The difference between actions and words is evident in the data as well as the history.

This bill acknowledges the modern struggles of African American US military veterans while paying tribute to soldiers from the past. Notable figures like the Tuskegee Airmen and the Six Triple Eights are mentioned in the lines of fine print.

To quote verbiage from the bill directly, there exists a “need for the Department of Veterans Affairs to continue to work to eliminate any health and benefit disparities for our Nation’s minority veterans.”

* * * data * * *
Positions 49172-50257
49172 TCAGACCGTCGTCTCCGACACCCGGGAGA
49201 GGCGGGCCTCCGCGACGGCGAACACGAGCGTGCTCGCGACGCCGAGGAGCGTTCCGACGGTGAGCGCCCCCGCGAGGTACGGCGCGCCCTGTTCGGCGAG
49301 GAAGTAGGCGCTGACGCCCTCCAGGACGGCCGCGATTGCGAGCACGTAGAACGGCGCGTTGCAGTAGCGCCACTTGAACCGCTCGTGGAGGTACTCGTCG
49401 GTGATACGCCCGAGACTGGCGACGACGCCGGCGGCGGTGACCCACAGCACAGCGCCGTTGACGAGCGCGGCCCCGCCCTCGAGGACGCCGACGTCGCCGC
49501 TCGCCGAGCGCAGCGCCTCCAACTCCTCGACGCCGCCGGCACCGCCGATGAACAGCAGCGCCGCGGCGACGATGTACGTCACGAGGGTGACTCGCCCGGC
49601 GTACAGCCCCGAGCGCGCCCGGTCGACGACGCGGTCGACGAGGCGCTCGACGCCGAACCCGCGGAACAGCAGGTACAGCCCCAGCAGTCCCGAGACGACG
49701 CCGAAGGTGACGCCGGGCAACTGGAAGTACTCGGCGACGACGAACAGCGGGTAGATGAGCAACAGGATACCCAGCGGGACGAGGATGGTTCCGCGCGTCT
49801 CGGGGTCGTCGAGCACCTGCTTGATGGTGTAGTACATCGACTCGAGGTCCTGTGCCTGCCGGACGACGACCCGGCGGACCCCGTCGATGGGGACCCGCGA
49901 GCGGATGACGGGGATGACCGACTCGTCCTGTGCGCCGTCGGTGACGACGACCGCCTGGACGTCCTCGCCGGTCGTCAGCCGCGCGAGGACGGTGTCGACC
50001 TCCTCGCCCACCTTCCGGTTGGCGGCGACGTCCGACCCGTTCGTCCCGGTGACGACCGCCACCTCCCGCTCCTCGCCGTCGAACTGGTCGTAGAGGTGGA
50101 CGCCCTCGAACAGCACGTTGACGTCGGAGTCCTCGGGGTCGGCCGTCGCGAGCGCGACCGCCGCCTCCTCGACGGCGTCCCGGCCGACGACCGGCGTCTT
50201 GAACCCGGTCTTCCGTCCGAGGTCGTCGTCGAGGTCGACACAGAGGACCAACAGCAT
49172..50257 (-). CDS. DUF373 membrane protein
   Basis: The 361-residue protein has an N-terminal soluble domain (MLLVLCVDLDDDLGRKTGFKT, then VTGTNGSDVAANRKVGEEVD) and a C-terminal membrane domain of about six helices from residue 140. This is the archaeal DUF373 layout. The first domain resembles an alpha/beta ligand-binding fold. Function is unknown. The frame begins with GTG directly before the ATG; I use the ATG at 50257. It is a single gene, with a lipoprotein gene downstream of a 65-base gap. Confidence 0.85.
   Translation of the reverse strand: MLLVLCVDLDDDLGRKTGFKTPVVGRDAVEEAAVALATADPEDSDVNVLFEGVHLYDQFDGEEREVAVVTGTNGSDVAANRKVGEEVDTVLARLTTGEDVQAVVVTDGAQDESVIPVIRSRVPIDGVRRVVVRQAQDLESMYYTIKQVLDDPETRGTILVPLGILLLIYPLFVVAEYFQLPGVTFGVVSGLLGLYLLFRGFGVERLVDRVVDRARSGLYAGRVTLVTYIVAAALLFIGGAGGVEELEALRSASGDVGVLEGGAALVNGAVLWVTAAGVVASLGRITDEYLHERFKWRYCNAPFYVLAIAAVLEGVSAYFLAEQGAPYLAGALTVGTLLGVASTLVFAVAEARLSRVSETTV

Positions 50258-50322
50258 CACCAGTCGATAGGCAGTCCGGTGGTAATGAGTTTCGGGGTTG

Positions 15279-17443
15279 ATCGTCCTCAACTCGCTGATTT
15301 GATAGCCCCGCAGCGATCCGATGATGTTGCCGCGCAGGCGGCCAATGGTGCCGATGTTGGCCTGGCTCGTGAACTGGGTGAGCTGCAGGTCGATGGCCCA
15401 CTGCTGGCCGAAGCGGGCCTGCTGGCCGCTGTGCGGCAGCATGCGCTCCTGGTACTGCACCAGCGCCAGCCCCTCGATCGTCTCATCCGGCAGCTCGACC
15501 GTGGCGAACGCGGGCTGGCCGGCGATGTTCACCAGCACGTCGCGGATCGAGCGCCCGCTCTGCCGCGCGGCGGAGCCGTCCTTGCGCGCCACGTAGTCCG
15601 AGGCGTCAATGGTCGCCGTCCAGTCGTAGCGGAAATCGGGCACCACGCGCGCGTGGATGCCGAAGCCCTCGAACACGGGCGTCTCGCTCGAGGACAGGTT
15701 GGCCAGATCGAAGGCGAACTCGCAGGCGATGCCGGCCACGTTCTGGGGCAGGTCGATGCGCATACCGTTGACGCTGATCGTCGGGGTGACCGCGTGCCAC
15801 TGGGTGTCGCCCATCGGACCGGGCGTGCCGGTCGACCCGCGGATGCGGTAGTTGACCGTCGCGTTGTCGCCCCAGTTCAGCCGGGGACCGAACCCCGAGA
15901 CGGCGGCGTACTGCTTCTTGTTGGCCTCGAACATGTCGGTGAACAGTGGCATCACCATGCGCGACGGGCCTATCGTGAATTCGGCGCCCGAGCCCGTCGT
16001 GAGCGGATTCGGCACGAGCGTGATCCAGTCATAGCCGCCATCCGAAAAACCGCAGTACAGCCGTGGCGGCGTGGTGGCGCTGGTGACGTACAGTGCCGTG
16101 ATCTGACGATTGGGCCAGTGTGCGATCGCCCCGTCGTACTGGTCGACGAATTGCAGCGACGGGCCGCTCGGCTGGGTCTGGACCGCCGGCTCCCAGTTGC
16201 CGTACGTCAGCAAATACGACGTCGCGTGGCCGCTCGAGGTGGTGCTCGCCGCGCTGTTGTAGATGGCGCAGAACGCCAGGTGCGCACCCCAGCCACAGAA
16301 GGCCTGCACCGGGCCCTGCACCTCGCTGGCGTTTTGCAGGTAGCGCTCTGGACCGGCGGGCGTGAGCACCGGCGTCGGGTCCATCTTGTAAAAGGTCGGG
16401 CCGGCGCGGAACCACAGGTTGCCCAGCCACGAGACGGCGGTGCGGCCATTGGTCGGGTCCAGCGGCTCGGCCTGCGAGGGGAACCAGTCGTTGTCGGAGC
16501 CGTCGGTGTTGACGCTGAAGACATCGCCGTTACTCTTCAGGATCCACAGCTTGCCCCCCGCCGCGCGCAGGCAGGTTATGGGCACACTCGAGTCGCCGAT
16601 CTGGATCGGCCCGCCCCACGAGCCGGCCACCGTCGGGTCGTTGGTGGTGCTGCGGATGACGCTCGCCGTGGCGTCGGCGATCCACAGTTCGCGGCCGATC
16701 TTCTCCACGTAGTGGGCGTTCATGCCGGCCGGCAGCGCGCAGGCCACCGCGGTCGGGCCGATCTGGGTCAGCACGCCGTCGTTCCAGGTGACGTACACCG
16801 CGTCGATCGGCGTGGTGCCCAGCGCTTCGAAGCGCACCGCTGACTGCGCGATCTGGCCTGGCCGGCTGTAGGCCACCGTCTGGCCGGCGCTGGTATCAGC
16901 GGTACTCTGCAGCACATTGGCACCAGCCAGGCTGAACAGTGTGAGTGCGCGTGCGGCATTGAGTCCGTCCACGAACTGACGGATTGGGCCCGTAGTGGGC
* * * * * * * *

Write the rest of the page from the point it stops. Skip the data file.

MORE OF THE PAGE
Talk to Your Representatives About Homelessness Amongst African American Veterans

Gratefully, veteran homelessness is on a downward trend thanks to a vested effort to reduce homelessness within this subpopulation. However, this data does not apply to the African American veteran population. Their rates of homelessness are currently increasing. 

Notedly, individuals from ethnic minority backgrounds who served in our military are being neglected by all of the systems said to be in place to support them. Talk to your local legislators about bringing this issue to light and drafting laws that make housing a human right.


Cynthia Griffith

Cynthia Griffith

     

Cynthia Griffith is a freelance writer dedicated to social justice and environmental issues.